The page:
- The Washington Times - Monday, October 9, 2006

BAGHDAD — The brother of Iraq’s Sunni Arab vice president was killed yesterday by gunmen who broke into his home, the third of the politician’s four siblings to be slain this year. Sunnis blamed Shi’ite militias and demanded a crackdown to stop the raging sectarian violence in the capital.

Authorities, meanwhile, arrested the head of the mess hall at a base where up to 400 mainly Shi’ite policemen fell ill during a Ramadan meal in what may have been the first known attempt by insurgents to carry out a mass poisoning of police.

A military spokesman, Brig. Qassim al-Moussawi, said the poisoning likely was intentional, though he did not rule out that spoiled food may have been used in the meal as part of a scheme by contractors or officers to skim money from food funds.

The policemen were having their iftar meal, which ends the sunrise-to-sunset fast during the Islamic holy month, at their base in the southern town of Numaniyah.

Also detained for questioning was the Iraqi contractor hired to provide food for the base and several other people, Brig. al-Moussawi said.

Baghdad was torn by new violence. A car bomb ripped through a market in a Shi’ite district, killing at least 10 persons and wounding 23 — an attack likely carried out by Sunni insurgents.

Gunmen also kidnapped 11 policemen in an assault on their checkpoint in Sadr City, a Baghdad neighborhood dominated by the Mahdi Army, the country’s most powerful Shi’ite militia.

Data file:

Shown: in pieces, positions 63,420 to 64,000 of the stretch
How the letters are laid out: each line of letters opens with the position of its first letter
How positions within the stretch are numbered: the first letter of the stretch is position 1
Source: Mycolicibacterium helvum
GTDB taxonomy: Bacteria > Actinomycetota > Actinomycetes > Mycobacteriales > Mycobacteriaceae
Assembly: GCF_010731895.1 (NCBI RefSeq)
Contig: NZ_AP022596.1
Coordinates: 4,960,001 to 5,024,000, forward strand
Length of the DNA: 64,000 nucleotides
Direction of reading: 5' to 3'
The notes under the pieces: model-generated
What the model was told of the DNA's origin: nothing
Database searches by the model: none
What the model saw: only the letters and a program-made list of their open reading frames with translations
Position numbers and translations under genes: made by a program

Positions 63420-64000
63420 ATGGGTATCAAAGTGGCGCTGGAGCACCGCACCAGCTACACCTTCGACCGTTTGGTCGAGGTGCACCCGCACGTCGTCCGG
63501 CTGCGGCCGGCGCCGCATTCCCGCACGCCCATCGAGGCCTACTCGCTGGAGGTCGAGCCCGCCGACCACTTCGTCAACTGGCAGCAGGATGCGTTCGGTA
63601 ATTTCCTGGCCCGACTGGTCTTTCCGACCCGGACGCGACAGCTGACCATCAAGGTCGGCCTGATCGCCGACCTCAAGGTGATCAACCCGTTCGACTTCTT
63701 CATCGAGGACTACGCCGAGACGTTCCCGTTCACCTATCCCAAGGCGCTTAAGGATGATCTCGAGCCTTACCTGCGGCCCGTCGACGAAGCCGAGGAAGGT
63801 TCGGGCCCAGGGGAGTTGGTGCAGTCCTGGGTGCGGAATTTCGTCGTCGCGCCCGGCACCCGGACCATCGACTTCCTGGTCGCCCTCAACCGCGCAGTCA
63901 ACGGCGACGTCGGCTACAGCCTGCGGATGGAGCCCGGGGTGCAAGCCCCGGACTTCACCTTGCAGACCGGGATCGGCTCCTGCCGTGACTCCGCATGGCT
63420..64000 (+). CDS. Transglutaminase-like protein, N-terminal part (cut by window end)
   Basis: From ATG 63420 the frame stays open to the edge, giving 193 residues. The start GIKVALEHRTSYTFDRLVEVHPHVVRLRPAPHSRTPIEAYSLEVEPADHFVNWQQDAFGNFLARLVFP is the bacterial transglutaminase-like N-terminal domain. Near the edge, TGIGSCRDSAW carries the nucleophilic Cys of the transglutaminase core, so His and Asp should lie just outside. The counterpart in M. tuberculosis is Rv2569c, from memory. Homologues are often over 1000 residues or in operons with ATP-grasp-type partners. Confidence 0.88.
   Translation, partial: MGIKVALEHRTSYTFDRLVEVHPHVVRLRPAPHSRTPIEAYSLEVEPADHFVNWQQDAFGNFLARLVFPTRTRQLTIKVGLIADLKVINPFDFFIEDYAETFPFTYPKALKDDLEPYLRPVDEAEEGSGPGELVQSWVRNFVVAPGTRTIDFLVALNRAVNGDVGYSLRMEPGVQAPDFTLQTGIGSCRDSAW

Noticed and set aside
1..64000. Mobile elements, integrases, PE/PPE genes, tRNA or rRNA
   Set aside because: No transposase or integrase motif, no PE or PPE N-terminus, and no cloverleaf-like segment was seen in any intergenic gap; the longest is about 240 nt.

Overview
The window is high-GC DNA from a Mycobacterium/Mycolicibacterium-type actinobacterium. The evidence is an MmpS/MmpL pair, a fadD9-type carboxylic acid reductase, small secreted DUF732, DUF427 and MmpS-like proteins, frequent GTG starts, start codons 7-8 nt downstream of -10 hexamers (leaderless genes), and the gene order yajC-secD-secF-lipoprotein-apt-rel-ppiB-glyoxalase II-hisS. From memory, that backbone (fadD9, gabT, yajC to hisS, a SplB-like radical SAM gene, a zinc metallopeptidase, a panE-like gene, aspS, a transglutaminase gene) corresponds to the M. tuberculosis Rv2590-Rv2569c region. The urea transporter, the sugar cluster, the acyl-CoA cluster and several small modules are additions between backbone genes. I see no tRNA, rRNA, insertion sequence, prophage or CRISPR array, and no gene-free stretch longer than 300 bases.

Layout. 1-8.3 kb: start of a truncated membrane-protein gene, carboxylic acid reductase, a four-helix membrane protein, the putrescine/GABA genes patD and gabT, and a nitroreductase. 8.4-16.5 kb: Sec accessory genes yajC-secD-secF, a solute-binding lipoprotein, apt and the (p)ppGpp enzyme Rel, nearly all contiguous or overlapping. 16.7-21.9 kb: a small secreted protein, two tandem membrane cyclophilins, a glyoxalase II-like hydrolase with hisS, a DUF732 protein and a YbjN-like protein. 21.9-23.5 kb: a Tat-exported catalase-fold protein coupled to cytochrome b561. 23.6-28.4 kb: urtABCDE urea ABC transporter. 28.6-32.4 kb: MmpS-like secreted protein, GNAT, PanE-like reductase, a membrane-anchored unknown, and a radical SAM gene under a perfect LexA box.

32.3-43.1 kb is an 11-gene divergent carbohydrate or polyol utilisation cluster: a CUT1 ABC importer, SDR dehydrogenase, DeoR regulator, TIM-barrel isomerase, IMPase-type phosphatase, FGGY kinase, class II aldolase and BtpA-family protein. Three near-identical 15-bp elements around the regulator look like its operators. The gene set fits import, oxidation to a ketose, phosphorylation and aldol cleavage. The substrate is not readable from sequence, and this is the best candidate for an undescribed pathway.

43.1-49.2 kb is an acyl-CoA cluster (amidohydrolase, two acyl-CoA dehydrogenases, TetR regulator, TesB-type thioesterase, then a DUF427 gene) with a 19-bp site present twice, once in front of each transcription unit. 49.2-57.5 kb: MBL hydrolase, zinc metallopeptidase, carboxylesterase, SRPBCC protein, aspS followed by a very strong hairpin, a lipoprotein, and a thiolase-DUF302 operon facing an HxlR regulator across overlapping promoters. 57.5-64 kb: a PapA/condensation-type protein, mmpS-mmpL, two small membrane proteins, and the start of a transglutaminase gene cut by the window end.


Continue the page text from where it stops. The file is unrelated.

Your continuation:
The U.S. military announced that three Marines died Sunday after fighting in the western province of Anbar, a hotbed of Sunni insurgents, bringing to 32 the number of American service members who have died in Iraq this month.

The death of the brother of Vice President Tariq al-Hashimi — the country’s most prominent Sunni politician — alarmed Sunnis and fueled their demands that the government crack down on Shi’ite militias.

Critics of Prime Minister Nouri al-Maliki accuse the Shi’ite leader of hesitating on reining in the militias because many of them — like the Mahdi Army — belong to parties in his government.

Mr. al-Maliki called the killing an “ugly, terrorist crime.”

Lt. Gen. Amir al-Hashimi, a Defense Ministry adviser, was slain when gunmen wearing military uniforms broke into his north Baghdad home, Brig. al-Moussawi said.

The gunmen also abducted six of the general’s guards and a neighbor — who also is an official in Tariq al-Hashimi’s Iraqi Islamic party, party officials said.

The vice president has lost two other siblings in violence: His sister and another brother were killed within two weeks of each other in April in shootings in the Iraqi capital.

Two militiamen were arrested in the slaying of Mr. al-Hashimi’s sister, but the government did not say to which militia they belonged.

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